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Electric Car Therapy Could Cut U.S. Oil Addiction

The Roadster Sport, an electric vehicle built by startup Tesla Motors, begins to redefine what electric cars might look like. (Image credit: Tesla Motors)

Electric car drivers, start your motors. Replacing 30 percent of all U.S. vehicles with electric versions would provide the single best way to cut U.S. reliance on foreign oil and slash emissions, according to a new study.

The move to electric vehicles would cut U.S. oil use by 2.5 million barrels a day, on top of the 3 million barrels-per-day savings expected from new fuel efficiency standards. Emissions would also fall by 7 percent, as opposed to just 4 percent under a proposed national renewable portfolio standard that requires more energy production from sources such as wind and solar.

Of course, current electric vehicles can't be driven as far as their gas-fueled counterparts before requiring a recharge. But there's a wide range of electric cars hitting the streets that will give any would-be owner some choice about their cleaner rides.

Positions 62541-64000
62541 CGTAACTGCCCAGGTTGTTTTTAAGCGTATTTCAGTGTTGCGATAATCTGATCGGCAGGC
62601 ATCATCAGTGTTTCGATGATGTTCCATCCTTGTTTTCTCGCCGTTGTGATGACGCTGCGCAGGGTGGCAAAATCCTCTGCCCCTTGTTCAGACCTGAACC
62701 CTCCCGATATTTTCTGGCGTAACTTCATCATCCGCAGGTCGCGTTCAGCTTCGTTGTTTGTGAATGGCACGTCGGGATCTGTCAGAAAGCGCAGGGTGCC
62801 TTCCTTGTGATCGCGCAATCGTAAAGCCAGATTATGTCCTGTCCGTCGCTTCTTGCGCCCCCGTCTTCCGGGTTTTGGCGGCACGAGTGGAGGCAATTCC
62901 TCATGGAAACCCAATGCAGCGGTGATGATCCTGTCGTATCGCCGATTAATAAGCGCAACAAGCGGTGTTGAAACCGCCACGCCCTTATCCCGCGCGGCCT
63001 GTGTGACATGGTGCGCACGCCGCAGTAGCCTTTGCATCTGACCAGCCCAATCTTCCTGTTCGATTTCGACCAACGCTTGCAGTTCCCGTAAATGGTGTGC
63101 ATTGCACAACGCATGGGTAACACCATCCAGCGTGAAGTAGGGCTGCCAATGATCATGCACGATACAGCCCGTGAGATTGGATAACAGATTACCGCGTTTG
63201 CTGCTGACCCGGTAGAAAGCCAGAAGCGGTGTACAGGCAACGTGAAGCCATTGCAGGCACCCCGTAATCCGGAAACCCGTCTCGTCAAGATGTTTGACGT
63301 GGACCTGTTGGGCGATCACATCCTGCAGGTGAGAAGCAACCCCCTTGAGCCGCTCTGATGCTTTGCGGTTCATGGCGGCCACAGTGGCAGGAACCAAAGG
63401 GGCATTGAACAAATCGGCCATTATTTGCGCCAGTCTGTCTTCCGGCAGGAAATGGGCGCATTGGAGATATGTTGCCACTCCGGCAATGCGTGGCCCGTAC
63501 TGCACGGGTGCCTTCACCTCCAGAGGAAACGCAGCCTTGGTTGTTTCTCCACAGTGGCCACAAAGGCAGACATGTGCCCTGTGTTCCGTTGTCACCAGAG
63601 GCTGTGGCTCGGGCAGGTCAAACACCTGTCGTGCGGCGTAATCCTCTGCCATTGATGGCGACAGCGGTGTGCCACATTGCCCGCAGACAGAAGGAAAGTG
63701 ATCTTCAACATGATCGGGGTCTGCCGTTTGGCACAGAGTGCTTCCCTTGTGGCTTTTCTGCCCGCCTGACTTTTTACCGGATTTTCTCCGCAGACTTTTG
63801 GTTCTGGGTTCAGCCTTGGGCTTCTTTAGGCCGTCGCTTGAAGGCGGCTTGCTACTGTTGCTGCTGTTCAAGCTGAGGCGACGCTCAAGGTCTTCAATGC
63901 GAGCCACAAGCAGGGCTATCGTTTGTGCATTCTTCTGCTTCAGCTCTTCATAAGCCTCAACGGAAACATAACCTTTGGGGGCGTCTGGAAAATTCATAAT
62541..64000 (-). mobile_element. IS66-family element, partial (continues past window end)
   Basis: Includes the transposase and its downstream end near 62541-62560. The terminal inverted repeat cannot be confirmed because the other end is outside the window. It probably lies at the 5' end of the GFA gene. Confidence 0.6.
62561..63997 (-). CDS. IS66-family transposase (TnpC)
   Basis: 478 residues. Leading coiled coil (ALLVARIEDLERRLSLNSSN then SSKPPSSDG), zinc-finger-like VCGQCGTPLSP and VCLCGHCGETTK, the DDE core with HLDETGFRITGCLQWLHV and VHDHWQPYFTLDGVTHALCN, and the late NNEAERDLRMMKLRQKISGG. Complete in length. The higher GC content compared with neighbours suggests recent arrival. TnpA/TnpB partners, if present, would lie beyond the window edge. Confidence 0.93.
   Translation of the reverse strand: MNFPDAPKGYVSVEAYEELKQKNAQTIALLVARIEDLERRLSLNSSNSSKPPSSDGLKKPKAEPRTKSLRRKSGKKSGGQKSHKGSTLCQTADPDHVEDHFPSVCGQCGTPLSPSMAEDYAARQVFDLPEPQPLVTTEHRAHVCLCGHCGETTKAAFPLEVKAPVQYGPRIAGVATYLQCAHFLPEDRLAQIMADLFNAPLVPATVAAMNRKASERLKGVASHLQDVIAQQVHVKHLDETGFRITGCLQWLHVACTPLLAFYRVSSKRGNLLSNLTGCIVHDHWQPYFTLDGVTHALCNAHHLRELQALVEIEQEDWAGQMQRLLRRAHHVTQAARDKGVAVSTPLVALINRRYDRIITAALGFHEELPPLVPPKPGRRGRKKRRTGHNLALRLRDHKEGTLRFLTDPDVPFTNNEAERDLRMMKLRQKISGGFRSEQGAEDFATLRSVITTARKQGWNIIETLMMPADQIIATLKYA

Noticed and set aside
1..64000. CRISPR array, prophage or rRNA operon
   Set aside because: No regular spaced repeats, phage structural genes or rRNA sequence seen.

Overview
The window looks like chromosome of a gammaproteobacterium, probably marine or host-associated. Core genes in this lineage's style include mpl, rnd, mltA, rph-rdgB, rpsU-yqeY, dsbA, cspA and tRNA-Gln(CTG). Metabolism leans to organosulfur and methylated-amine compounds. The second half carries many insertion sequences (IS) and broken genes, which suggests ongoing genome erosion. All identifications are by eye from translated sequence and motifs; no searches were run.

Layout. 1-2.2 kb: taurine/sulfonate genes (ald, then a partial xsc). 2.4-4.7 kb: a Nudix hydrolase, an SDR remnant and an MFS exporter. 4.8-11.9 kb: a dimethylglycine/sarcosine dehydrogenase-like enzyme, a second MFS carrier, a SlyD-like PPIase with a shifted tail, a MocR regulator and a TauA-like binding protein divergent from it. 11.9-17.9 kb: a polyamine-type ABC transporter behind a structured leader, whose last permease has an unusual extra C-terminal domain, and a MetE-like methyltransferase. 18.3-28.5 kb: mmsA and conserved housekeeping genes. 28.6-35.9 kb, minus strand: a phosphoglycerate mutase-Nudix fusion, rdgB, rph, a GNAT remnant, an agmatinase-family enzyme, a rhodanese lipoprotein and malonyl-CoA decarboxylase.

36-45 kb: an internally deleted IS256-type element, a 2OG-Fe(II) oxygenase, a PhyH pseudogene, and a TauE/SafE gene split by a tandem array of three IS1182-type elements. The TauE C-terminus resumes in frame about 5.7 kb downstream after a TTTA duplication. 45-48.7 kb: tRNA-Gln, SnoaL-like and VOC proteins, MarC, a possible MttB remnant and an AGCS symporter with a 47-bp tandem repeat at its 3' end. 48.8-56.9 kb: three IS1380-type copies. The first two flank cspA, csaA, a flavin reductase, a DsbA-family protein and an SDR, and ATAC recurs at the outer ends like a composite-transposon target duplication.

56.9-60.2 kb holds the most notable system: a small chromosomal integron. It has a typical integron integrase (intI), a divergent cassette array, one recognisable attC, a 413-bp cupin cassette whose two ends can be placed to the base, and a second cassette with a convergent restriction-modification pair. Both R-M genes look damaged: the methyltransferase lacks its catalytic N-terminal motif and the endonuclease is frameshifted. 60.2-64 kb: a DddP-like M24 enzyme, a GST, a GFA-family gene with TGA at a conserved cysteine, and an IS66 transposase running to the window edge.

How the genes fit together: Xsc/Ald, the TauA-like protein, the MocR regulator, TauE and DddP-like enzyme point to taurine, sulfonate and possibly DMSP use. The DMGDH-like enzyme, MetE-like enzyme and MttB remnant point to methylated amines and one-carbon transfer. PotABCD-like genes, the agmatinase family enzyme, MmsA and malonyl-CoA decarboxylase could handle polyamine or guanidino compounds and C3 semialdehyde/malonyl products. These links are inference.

The results came from a Rice University policy paper presented at a Sept. 27-28 conference titled "Energy Market Consequences of an Emerging U.S. Carbon Management Policy." Researchers aimed to "clarify and debunk common myths that currently plague the U.S. energy- and climate-policy debate."

For instance, a carbon tax of about $30 per ton could actually increase U.S. dependence on foreign suppliers of liquefied natural gas (LNG).

The researchers put heavy emphasis on huge U.S. reserves of shale gas found in rock layer deposits ranging from Utah and Texas to New York and Pennsylvania.

A business-as-usual approach could allow the U.S. to develop such shale gas resources and avoid importing LNG for decades, as well as lower U.S. demand for coal.

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